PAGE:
I have a power tool (chainsaw) which is used on site at night where
noise is a problem. It uses a lithium ion battery of 36V 3Ah which
lasts about 20 minutes of use. The 330W 240v charger takes about 1/2
hour. I have 3 batteries which is fine many nights but could do with
charging them from a DC power source like a series of lead acid
leisure batteries, would this be feasible? Starting a generator
defeats the object and an inverter off a vehicle battery ( we have
welfare units with isolated 12V battery) would need 27 Amps even if it
were loss less.
Would it be feasible to power the saw from three 12V 15Ah deep discharge
batteries, via a short cable? Obviously if you are working up a tree the
answer would be no.
I had a problem a few years ago where we had to work in some long and
rather labyrinthine unlit voids (think sewer tunnels but without the
sewage; can't saw more than that). We only realised the problem once we
were on site (had been told that the lighting worked) so we used
caplamps for a day, then I rigged up an array of 12V 10W halogens on a
heavy photographic tripod and powered them from a 30Ah deep discharge
battery. I had a good long cable so it was only necessary to move the
battery (which was on a trolley with the tools and equipment) every now
Incidentally, years ago a communal TV system installer of my
acquaintance used to tap into the 55VAC line power carried on the
distribution trunks to feed a 24V headlamp bulb (the connection being
to the non-common terminals, so the two filaments were in series.)
Frankly I thought it was more trouble than it was worth!
It's not easy. You need a supply which has a very precisely set voltage
and current limit, the value of which depend on the particular Li Ion
batterry. If you are fast charging them, it's also essential to monitor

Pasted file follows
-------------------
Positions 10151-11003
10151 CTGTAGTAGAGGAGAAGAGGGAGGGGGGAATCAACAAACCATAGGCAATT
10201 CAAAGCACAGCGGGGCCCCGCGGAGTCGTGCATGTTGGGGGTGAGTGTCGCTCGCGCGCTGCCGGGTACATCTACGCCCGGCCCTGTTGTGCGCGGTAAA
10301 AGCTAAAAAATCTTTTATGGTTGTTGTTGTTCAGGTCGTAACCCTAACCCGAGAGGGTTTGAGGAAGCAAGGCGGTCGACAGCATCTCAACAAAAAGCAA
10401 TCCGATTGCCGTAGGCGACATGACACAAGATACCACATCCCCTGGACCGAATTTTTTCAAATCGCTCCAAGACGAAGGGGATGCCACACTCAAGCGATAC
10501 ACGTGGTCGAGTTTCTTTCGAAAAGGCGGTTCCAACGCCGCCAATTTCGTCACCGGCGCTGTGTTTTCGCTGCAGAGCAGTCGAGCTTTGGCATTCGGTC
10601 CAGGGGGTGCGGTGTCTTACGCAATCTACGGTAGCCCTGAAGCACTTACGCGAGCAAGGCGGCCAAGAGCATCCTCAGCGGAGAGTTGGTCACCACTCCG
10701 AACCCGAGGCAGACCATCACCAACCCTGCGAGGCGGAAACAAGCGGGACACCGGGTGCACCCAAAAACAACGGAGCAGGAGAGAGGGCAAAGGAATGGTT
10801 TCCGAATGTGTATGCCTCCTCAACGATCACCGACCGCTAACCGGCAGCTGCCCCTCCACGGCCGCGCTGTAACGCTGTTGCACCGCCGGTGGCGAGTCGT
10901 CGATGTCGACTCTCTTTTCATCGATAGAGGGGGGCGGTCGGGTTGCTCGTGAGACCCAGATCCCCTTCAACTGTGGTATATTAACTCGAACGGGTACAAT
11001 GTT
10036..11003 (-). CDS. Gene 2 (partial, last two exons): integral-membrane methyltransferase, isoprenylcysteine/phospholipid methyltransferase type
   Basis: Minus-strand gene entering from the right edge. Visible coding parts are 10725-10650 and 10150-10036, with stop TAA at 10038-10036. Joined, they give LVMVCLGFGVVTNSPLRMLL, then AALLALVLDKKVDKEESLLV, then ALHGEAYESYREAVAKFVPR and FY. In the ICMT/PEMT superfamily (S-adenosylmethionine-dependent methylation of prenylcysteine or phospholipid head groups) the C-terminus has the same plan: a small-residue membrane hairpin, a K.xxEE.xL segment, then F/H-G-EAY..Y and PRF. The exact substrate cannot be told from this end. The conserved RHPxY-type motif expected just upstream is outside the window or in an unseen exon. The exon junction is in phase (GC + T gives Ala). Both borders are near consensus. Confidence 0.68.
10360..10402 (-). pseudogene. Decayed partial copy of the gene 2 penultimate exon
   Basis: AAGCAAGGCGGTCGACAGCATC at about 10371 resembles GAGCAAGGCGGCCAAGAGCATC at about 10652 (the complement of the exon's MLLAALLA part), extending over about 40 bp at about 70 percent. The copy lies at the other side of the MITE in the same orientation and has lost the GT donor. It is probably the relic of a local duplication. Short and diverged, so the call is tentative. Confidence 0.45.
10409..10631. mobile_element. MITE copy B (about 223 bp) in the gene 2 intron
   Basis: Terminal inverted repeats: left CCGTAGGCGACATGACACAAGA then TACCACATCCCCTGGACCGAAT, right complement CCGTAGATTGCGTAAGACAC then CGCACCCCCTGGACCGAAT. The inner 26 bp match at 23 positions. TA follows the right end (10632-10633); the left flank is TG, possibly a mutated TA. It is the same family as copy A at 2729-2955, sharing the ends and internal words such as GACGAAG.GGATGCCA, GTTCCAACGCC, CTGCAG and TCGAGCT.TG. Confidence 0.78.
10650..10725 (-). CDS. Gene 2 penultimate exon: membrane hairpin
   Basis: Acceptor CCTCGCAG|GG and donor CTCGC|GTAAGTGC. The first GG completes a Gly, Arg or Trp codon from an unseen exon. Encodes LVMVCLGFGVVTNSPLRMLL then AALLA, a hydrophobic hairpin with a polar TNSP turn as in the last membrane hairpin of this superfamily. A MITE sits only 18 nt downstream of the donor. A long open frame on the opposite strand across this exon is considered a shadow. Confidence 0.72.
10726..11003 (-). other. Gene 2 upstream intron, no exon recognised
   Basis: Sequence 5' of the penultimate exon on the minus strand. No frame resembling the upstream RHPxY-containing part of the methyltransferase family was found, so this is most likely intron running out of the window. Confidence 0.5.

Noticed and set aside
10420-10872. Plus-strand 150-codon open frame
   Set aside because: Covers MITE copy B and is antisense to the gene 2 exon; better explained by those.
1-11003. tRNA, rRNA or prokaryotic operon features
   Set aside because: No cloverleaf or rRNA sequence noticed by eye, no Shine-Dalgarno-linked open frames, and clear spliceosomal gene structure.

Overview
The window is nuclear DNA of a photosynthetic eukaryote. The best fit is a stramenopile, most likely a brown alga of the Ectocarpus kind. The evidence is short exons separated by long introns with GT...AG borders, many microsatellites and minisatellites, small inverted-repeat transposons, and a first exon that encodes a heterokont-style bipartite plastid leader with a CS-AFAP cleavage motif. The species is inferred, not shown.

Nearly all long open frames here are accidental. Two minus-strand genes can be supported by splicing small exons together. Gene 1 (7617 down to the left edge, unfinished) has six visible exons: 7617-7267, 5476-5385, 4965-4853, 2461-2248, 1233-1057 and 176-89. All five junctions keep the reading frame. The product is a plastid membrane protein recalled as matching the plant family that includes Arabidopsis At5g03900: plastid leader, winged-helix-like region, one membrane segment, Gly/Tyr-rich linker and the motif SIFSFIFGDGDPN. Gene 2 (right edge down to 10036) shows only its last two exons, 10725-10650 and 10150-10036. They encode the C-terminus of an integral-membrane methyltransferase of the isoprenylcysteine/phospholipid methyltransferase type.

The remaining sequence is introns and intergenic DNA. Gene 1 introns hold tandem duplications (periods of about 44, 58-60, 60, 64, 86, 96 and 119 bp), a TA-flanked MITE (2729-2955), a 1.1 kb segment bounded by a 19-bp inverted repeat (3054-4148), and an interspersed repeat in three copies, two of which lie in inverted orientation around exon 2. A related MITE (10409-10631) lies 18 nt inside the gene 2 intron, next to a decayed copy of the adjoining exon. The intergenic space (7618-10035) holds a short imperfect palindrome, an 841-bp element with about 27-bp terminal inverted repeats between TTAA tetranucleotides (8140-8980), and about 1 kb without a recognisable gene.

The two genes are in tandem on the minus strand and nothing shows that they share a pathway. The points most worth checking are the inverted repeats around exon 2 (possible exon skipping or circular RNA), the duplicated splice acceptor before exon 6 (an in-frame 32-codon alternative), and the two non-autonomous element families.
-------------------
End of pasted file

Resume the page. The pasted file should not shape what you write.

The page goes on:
the temperature. Also you must take them off charge when the charge is
The really nasty part is that if you get this a little bit wrong, the
battery is liable to explode into flames like a firework (and like a
firework, you can't put it out with a fire extinguisher, although that
might be useful to put out whatever else it ignites). There are videos
So unless you have a good quality electronics bench supply with accurate
voltage setting (to 0.1V) and current limiting, it's not safe to do so.
I have done it with a mobile phone battery - doing it with something
bigger has bigger risks.
[email address is not usable -- followup in the newsgroup]
On Sun, 10 Nov 2013 21:07:28 +0000 (UTC), firstname.lastname@example.org
(Andrew Gabriel) wrote:
Three fully charged lead acid car batteries? Probably cheaper than the
lithiums but the downside is the need for a cable and some means of
attaching it to the tool.
A H&S problem I would assume if you trail a cable to such a tool?
How long can a chainsaw be used for incidentally, a Duracell PP3 might
have enough juice to send some hi vis spotters into white finger mode.
They are as Boeing will testify seriously inclined to self immolation.
Since he needs under 500W to power the charger it might be easier to get
a mains inverter and run the existing charger from that (taking good
care with mains voltages in the field). There will be an efficiency hit
but probably only 10% or so. Assuming here that the charger is
sufficiently well designed to cope with a ropey inverter waveform. I
expect the charger will kill a nominal 300W toy inverter.
Otherwise you would need commission a charger from someone who is
competent to design it with the appropriate temperature, time, current
and voltage safety interlocks. Get it wrong and you brick the battery or
even worse start a lithium metal fire.
On 10/11/2013 20:38, email@example.com wrote:
Inverters are pretty efficient, somewhere around 85% IIRC, so this is
probably going to be the easiest & safest way to do it, what is the
problem with taking 27+ amps from a leisure battery, the total drain on
the battery will be roughly the same with a slower charger anyway?
As I understand it, when you charge a Li Ion, it is charged at high
current for the first half of the charge cycle, then the current drops
off, so your 330w charger probably won't be drawing the full 330w from
start to finish anyway.
Granted, the efficiency will be better with a DC/DC solution, but I
don't expect it will make an appreciable difference, especially if you
can recharge the leisure battery during the following day anyway.
On 10/11/13 20:38, firstname.lastname@example.org wrote:
You can get model (aircraft/boat/car) charger which will do thus BUT
they are designed to hook onto the raw battery itself, and not expecting
any protection shit on the way.
You might do better with a 12v inverter
(in-ep-toc’-ra-cy) – a system of government where the least capable to
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